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Pebble Leaves Backers Hanging

The famed Kickstarter project has 85,000 smartwatch orders to fill ... and won't commit to a ship date.

The most highly funded project in Kickstarter history is starting to feel some serious heat from backers.

Eric Migicovsky's smartwatch maker Pebble raised more than $10 million earlier this year by treating its investors like customers--if you supported the project, you'd get a watch.

But now, it turns out, those backers expect to be treated like customers--and some are getting tired of waiting for the product they "ordered."

The trouble began in July. After months of promising that the smartwatches would come out in September, the company announced it no longer had a shipment date. Pebble added that it would "soon" be manufacturing 15,000 Pebbles a week out of a factory in Taipei, Taiwan.

Now September has come, and backers are unhappy that there is still no firm date.

"It's obnoxious," says Joshua Hernandez, an early Pebble backer. "If they don't announce [a ship date] within the next two weeks, I'm done. I'll go get one of the Android versions of this, or the Sony version. It's just too long to have something on layaway." Hernandez says he put $200 into the project in April.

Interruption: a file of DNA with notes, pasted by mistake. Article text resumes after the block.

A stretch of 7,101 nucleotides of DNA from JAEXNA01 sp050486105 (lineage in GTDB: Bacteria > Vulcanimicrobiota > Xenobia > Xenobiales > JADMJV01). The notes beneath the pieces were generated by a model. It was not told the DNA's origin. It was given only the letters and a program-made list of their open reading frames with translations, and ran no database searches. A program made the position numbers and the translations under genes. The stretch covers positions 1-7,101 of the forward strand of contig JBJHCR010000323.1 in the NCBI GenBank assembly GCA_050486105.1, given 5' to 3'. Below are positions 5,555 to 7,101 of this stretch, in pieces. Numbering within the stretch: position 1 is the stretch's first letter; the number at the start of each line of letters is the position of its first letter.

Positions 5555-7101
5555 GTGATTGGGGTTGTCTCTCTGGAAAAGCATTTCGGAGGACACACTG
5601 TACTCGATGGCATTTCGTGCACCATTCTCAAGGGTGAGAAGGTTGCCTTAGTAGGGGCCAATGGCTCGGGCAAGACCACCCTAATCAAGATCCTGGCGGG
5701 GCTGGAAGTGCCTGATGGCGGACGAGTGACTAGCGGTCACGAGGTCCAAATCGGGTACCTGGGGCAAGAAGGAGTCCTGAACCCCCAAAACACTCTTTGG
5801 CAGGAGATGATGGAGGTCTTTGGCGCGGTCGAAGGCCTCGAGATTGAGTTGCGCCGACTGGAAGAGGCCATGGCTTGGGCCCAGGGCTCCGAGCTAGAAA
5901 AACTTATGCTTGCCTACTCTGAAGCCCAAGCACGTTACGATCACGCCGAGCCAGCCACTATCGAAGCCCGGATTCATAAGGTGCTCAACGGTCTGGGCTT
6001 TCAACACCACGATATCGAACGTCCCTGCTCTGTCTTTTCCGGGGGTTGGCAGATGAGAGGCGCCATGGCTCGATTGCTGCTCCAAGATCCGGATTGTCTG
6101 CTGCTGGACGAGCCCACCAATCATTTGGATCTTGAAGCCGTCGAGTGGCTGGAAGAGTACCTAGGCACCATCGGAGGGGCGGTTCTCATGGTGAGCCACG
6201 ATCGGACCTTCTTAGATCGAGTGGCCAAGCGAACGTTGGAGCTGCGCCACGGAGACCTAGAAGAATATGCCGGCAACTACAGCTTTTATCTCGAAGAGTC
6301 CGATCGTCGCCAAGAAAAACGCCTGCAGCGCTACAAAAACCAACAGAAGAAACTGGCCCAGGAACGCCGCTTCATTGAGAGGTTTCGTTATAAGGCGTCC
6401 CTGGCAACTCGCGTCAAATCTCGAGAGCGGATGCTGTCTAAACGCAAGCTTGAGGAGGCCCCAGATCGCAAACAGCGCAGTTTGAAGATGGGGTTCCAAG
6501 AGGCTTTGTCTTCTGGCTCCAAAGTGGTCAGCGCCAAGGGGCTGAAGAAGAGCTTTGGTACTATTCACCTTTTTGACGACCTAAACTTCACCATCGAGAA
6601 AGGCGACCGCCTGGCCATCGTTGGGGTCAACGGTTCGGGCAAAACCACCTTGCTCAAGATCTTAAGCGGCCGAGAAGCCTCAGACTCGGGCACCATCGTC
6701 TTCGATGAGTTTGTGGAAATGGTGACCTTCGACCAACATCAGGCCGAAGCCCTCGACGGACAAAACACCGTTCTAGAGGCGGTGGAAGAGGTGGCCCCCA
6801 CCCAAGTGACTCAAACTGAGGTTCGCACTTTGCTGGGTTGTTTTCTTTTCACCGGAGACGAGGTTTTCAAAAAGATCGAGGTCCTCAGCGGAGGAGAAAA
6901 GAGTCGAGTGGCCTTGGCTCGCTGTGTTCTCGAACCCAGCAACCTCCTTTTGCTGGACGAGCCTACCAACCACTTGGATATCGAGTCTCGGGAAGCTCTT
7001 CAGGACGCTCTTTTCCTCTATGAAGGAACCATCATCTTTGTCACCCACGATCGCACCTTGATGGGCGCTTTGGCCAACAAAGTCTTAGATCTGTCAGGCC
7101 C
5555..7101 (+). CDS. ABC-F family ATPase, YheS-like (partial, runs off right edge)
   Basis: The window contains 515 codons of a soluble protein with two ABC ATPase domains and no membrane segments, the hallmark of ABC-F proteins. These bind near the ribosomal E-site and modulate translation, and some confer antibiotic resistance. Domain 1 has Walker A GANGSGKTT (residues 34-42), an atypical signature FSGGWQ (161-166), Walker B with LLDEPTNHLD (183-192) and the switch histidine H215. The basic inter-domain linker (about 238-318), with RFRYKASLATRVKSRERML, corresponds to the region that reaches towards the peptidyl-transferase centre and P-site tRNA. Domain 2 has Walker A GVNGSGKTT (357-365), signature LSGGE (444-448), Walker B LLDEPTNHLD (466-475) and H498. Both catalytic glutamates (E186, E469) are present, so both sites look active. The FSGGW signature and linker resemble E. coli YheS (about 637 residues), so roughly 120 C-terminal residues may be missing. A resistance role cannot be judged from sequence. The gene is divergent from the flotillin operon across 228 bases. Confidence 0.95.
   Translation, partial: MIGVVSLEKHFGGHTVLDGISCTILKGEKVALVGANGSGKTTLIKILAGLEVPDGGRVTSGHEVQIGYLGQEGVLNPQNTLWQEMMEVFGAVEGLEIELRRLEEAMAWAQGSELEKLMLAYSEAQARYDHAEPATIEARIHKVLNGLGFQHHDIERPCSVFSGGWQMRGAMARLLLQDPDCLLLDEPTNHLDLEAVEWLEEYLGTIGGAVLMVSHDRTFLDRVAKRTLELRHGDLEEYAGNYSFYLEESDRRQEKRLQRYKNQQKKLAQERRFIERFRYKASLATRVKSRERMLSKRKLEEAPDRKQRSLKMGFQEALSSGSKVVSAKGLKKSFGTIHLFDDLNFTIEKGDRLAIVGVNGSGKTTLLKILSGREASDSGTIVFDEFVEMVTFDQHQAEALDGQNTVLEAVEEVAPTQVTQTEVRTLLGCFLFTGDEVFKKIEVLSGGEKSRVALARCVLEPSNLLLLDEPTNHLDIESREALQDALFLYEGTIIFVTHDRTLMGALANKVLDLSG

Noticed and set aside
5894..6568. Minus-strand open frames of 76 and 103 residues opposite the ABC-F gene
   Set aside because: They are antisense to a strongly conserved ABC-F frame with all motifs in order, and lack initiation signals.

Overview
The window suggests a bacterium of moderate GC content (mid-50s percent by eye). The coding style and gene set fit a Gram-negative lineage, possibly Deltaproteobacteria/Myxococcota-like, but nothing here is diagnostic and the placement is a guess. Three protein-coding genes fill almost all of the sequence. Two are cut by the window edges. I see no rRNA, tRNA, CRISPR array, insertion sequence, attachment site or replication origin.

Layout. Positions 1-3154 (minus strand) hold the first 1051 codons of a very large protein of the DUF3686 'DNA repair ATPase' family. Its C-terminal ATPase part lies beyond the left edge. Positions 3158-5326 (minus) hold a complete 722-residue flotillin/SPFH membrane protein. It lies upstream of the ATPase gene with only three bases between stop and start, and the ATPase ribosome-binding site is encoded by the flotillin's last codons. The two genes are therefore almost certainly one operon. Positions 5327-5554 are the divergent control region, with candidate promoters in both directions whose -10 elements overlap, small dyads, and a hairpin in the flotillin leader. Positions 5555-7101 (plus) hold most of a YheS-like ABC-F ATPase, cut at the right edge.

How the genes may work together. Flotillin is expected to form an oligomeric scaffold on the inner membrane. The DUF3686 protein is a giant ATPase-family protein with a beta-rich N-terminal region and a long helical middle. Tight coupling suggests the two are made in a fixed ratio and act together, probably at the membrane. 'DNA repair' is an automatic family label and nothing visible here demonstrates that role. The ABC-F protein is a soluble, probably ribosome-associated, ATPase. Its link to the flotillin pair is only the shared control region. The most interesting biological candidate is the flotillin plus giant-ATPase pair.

In addition, some backers recently took to the project's Kickstarter page to vent: "OK, you don't know when you'll be able to start shipping but do you already know you won't ship before November?" one commenter wrote.

Erica Shaffer, a representative for Pebble, told Inc. the company is "close" to shipping.

Unfortunately, Pebble's 85,000 backers who prepaid for a Pebble have no legal recourse to receive a refund. "I don't know where I could go and cancel [my order]," Hernandez says. "It's not clear to me that I can even do that."

Recently, several Kickstarter projects have faced a backlash after failing to deliver on promises after reaching their funding goals. Entrepreneurs are finding that the alternate funding strategy may be a double-edged sword.

Last updated: Sep 7, 2012


John McDermott is a business and culture reporter whose work has appeared in the Chicago Tribune and Playboy and on He recently moved from Chicago to Brooklyn, New York, to work for

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